In addition, a conventional RF power of 23 dBm is considered for UE at the consumer premises using home broadband services configured for rooftop installation using a high-gain antenna of 20 dBi at about 10 m height can reach 5 Mbit/s at cell edge at reasonably low traffic loads for the UL, and 120 Mbit/s for DL.

With omni-directional UE antennas, the ISD will need to be reduced to 40 km to achieve similar performance at cell edge.

Annex 1. List of acronyms and abbreviations: 

BS Base Station
DL Downlink
ISD Inter-Site Distance
MIMO Multiple Input Multiple Output
RF Radio Frequency
UE User Equipment
UL Uplink

 

References:

ITU-R Proposal: Report on IMT-2020 for remote sparsely populated areas providing high data rate coverage

https://www.itu.int/dms_pub/itu-d/opb/stg/D-STG-SG02.10.1-2006-PDF-E.pdf

https://spectrum.ieee.org/news-from-around-ieee/the-institute/ieee-member-news/a-model-for-data-connectivity-in-remote-areas-of-the-world

https://www.reuters.com/article/us-usa-wireless/fcc-chair-to-propose-9-billion-in-funding-for-rural-wireless-coverage-over-10-years-idUSKBN1Y82OW?feedType=RSS&feedName=internetNews

 

 

Business Research Company: Double Digit Growth Forecast for China’s Telecom Market

Overview:

China’s telecom market grew from $289.6 billion in 2014 to $418.8 billion in 2018 at a compound annual growth rate (CAGR) of 9.7%. The market is expected to grow from $418.8 billion in 2018 to $649.3 billion in 2022 at a CAGR of 11.6% according to The Business Research Company (TBRC’s) Global Market Model.

[Switzerland is expected to be the fastest growing country within the telecom market at a CAGR of 16.5% followed by Denmark at 14.5% and Iraq at 13.2% respectively.]

China was the second largest country in the global telecom market.  It was worth $418.8 billion in 2018, accounting for 15.6% of the global telecom market, followed by Japan at 8.3% and India at 3 % respectively. China’s telecom market accounts for 42.5 % of the Asia Pacific’s telecom market in 2018.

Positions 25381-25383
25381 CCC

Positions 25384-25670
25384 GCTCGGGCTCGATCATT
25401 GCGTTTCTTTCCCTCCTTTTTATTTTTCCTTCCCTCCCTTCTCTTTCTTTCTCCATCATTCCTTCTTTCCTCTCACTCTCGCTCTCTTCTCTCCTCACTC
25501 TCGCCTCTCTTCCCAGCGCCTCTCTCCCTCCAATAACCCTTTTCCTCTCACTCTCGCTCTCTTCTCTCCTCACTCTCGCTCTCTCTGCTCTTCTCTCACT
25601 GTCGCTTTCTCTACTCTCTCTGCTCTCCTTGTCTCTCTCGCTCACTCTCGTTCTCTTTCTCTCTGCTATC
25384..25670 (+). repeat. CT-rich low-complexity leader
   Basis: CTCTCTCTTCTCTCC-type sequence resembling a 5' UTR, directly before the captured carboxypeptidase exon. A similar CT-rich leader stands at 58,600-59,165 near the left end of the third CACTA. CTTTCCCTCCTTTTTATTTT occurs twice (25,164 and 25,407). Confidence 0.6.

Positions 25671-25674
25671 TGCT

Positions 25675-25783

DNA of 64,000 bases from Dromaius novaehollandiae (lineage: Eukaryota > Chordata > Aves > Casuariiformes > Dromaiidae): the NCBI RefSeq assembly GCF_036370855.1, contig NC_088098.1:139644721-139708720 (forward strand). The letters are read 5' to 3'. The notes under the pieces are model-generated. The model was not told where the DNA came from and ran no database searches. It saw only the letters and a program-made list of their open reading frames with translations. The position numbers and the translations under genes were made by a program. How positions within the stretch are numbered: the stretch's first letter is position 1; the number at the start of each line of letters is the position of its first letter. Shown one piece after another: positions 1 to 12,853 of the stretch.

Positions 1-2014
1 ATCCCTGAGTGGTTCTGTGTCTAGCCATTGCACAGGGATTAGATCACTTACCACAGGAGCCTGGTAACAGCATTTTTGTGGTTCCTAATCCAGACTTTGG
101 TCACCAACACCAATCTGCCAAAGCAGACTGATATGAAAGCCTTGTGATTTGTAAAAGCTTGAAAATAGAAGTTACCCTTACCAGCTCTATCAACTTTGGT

Major telecom companies in China include: China Mobile, China  TelecomChina Unicom,  China Netcom,   Companhia de Telecomunicações de Macau (Macau was previously a Portuguese colony now owned by China), and UTStarcom.

Editor’s Note: The first three companies listed (China Mobile, China  TelecomChina Unicom) are all state owned and are by far the largest telecom companies in China.  We have no idea why neither Huawei or ZTE are listed as major telecom infrastructure companies like UTStarcom.

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Market Definition:

The telecoms market consists of sales of telecommunications goods and services by entities (organizations, sole traders and partnerships) that apply communication hardware equipment and software for the transmission and switching of voice, data, text and video. This market includes segments such as wired telecommunications carriers, wireless telecommunications carriers and communications hardware. The telecoms market also includes sales of goods such as GPS equipment, cellular telephones, switching equipment.

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Discussion:

The satellite and telecommunication resellers was the fastest growing segment within China’s  telecom  market at a CAGR of 14.6% followed by wired telecommunication carriers at 11.2% and wireless telecommunication carriers at 10.4% from 2014 to 2018. The satellite and telecommunication resellers is expected to be the fastest growing segment during the forecast period from 2018 to 2022 at a CAGR of 16.2% followed by wired telecommunication carriers at 12.8% and wireless telecommunication carriers at 11.9%.